I just can't seem to find it
So I've made my mind up
I must live my life alone
And though it's not the easy way
I guess I've always known
I'd say goodbye to love...
6. Martha Wainwright - Bloody Mother-Fucking Asshole

I'll admit, when Sally suggested this one, I wasn't sure it fit the criteria. The titular "hero" is Loudon Wainwright III, and on the surface this is just Martha's semi-tongue-in-cheek attack on her father's longstanding habit of writing extremely autobiographical (if highly amusing) songs about his family... though frankly, Martha got off light compared to Rufus. But when you delve a bit deeper, it is gloriously miserable in its own way, and despite being one of her earliest songs, it might be Martha's finest hour.
And you have no idea
No idea how it feels to be on your own
In your own home
With the fucking phone
And the mother of gloom
In your bedroom
Standing over your head
With her hand in your head
With her hand in your head
I will not pretend
I will not put on a smile
I will not say I'm all right for you
When all I wanted was to be good
To do everything in truth
To do everything in truth
5. Diana Ross & The Supremes - I'm Livin' In Shame

Now here's someone who really has a reason to feel self-pity. The sequel to the equally spectacular Love Child, here we find Ross's self-hating heroine moving away from home to escape the shame of being born in poverty to a "slum mum"... only to drown in guilt when that deserted and disowned mother dies lonely and heartbroken while her daughter parades around university pretending to come from a wealthy family.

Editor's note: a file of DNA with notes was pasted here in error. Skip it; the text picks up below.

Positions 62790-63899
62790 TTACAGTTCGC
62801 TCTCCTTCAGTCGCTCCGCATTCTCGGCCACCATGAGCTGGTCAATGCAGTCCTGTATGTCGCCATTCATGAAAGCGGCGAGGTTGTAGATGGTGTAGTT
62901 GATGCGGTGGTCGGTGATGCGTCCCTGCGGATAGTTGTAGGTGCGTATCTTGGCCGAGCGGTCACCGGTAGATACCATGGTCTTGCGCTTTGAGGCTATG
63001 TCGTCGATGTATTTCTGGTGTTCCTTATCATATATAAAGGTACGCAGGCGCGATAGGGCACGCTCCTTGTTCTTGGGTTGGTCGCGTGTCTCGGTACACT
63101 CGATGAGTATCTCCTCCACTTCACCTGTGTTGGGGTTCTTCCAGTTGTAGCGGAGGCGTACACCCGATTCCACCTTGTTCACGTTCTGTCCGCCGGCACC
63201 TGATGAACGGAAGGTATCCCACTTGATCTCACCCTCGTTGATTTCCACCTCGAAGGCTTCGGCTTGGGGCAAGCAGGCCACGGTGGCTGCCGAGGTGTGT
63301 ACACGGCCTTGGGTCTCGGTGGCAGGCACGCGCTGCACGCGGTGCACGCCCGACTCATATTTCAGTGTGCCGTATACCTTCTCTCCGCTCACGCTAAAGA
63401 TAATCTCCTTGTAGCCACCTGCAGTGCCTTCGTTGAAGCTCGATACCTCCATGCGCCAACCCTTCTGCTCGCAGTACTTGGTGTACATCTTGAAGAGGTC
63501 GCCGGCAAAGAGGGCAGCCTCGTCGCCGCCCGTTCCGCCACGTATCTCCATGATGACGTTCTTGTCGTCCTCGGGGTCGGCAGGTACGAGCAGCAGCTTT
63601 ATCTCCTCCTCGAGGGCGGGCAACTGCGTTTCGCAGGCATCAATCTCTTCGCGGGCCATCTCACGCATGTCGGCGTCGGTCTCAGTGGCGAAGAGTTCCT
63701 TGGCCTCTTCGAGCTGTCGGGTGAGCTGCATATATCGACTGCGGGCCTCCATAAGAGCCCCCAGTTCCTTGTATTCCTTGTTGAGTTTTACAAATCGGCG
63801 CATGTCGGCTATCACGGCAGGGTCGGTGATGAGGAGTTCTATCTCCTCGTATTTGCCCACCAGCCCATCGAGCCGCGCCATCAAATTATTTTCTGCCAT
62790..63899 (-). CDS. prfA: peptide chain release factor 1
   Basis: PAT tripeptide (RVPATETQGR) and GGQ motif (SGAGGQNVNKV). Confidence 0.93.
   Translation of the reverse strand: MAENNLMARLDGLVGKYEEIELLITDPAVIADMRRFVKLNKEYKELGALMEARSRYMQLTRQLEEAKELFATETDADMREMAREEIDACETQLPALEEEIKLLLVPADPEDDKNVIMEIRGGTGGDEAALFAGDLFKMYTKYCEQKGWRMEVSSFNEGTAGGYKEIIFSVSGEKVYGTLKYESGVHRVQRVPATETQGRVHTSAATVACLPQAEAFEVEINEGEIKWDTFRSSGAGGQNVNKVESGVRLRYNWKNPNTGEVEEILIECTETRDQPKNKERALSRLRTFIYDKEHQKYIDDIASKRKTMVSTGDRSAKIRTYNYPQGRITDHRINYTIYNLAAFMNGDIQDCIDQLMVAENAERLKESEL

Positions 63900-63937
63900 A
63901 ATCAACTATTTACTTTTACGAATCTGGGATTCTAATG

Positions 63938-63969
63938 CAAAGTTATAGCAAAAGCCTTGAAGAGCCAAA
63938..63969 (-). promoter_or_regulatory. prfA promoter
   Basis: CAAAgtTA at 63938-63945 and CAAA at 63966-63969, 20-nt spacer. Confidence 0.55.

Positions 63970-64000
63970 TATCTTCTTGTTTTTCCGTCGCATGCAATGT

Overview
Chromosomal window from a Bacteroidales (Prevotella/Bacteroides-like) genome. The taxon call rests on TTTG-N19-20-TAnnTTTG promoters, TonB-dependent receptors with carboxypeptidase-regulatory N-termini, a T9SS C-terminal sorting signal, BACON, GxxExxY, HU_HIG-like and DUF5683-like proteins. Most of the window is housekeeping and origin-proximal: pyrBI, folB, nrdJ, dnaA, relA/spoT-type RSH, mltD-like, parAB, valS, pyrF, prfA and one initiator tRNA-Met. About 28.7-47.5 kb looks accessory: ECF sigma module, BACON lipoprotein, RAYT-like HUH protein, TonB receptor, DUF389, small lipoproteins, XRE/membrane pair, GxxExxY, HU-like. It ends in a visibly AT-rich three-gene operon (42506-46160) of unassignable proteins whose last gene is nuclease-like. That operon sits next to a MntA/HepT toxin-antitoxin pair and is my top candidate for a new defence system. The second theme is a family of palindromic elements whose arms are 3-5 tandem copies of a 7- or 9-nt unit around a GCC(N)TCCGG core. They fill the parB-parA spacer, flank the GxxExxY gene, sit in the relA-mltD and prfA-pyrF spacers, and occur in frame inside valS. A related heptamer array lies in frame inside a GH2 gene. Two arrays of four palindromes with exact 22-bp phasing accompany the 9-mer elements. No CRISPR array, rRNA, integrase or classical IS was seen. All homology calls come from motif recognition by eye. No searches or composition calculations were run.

Got a telegram
Mama passed away while making home made jam
before she died she cried to see me by her side
She always did her best
Ah cooked and cleaned and always in the same old dress
Working hard, down on her knees
Always trying to please
Mama, mama, mama can you hear me?
Mama, mama, mama can you hear me?
I'm living in shame
Mama, I miss you
I know you've done your best
Mama, I miss you
This song utterly destroys me. In a very good way.

4. Black Box Recorder - Child Psychology

I was going to disqualify this on the basis that it's written by two blokes (John Moore and Luke Haines), but then I realised it's not the only song like that in this list. Besides, it's the performance that matters, and Sarah Nixey makes this her own.
Life is unfair: Kill yourself or get over it!
3. Kasey Chambers - Am I Not Pretty Enough?